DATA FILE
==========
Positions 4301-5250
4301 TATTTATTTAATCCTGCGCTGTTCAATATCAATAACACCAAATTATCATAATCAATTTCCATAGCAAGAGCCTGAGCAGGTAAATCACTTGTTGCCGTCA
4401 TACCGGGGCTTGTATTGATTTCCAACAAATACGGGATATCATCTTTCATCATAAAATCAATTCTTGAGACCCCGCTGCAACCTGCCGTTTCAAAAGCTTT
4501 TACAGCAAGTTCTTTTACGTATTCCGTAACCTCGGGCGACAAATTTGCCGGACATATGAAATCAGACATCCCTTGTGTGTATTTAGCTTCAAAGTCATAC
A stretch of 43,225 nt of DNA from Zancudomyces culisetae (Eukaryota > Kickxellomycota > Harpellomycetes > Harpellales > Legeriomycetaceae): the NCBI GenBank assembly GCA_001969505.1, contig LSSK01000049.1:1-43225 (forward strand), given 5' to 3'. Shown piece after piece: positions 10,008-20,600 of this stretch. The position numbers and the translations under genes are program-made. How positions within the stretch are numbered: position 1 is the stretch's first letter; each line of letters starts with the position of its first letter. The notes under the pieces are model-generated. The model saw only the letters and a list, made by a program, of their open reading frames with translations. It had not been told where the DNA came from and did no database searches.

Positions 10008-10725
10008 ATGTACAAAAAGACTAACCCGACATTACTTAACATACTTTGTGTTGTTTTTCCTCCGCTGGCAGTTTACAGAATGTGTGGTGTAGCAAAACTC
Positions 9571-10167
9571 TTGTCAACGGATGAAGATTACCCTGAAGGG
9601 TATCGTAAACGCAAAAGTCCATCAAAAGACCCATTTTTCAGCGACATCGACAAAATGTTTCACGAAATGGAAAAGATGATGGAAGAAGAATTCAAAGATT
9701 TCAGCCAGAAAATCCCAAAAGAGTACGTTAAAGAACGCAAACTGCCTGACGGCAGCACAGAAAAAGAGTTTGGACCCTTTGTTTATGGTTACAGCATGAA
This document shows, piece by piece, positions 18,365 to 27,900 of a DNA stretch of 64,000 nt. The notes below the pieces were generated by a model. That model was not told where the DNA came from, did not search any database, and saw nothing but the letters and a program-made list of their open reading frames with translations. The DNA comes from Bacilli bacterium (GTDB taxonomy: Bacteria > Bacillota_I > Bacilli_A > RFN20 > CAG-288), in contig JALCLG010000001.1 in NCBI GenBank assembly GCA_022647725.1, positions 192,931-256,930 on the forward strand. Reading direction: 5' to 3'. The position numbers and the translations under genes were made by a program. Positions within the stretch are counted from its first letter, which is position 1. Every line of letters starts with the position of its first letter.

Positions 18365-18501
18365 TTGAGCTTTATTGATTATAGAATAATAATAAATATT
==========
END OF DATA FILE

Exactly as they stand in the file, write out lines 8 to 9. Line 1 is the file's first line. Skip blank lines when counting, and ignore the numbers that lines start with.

Positions 9571-10167
9571 TTGTCAACGGATGAAGATTACCCTGAAGGG